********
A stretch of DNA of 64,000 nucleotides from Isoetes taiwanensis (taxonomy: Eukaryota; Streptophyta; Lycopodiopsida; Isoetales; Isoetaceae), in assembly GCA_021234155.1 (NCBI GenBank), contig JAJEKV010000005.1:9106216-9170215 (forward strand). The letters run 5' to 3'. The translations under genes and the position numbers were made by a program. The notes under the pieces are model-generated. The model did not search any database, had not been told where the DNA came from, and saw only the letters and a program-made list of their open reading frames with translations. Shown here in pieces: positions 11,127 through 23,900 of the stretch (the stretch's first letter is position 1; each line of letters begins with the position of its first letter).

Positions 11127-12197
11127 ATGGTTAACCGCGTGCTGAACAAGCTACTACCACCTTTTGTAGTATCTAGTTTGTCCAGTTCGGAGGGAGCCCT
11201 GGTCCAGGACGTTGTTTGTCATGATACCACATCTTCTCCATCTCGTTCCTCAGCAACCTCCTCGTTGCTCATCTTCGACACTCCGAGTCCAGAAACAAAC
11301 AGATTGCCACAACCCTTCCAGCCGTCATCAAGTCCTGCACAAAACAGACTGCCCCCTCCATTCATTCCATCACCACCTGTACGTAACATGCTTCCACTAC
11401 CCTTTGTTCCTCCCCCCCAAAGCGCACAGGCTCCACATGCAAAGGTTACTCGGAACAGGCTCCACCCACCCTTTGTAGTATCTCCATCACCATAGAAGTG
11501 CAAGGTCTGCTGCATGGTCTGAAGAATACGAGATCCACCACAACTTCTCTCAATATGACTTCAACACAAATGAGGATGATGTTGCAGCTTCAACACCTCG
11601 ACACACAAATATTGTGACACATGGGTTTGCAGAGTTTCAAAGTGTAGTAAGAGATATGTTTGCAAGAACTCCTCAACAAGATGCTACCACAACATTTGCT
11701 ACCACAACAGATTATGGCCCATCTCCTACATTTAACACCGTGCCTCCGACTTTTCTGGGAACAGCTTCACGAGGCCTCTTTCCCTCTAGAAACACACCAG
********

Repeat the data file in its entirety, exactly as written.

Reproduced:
A stretch of DNA of 64,000 nucleotides from Isoetes taiwanensis (taxonomy: Eukaryota; Streptophyta; Lycopodiopsida; Isoetales; Isoetaceae), in assembly GCA_021234155.1 (NCBI GenBank), contig JAJEKV010000005.1:9106216-9170215 (forward strand). The letters run 5' to 3'. The translations under genes and the position numbers were made by a program. The notes under the pieces are model-generated. The model did not search any database, had not been told where the DNA came from, and saw only the letters and a program-made list of their open reading frames with translations. Shown here in pieces: positions 11,127 through 23,900 of the stretch (the stretch's first letter is position 1; each line of letters begins with the position of its first letter).

Positions 11127-12197
11127 ATGGTTAACCGCGTGCTGAACAAGCTACTACCACCTTTTGTAGTATCTAGTTTGTCCAGTTCGGAGGGAGCCCT
11201 GGTCCAGGACGTTGTTTGTCATGATACCACATCTTCTCCATCTCGTTCCTCAGCAACCTCCTCGTTGCTCATCTTCGACACTCCGAGTCCAGAAACAAAC
11301 AGATTGCCACAACCCTTCCAGCCGTCATCAAGTCCTGCACAAAACAGACTGCCCCCTCCATTCATTCCATCACCACCTGTACGTAACATGCTTCCACTAC
11401 CCTTTGTTCCTCCCCCCCAAAGCGCACAGGCTCCACATGCAAAGGTTACTCGGAACAGGCTCCACCCACCCTTTGTAGTATCTCCATCACCATAGAAGTG
11501 CAAGGTCTGCTGCATGGTCTGAAGAATACGAGATCCACCACAACTTCTCTCAATATGACTTCAACACAAATGAGGATGATGTTGCAGCTTCAACACCTCG
11601 ACACACAAATATTGTGACACATGGGTTTGCAGAGTTTCAAAGTGTAGTAAGAGATATGTTTGCAAGAACTCCTCAACAAGATGCTACCACAACATTTGCT
11701 ACCACAACAGATTATGGCCCATCTCCTACATTTAACACCGTGCCTCCGACTTTTCTGGGAACAGCTTCACGAGGCCTCTTTCCCTCTAGAAACACACCAG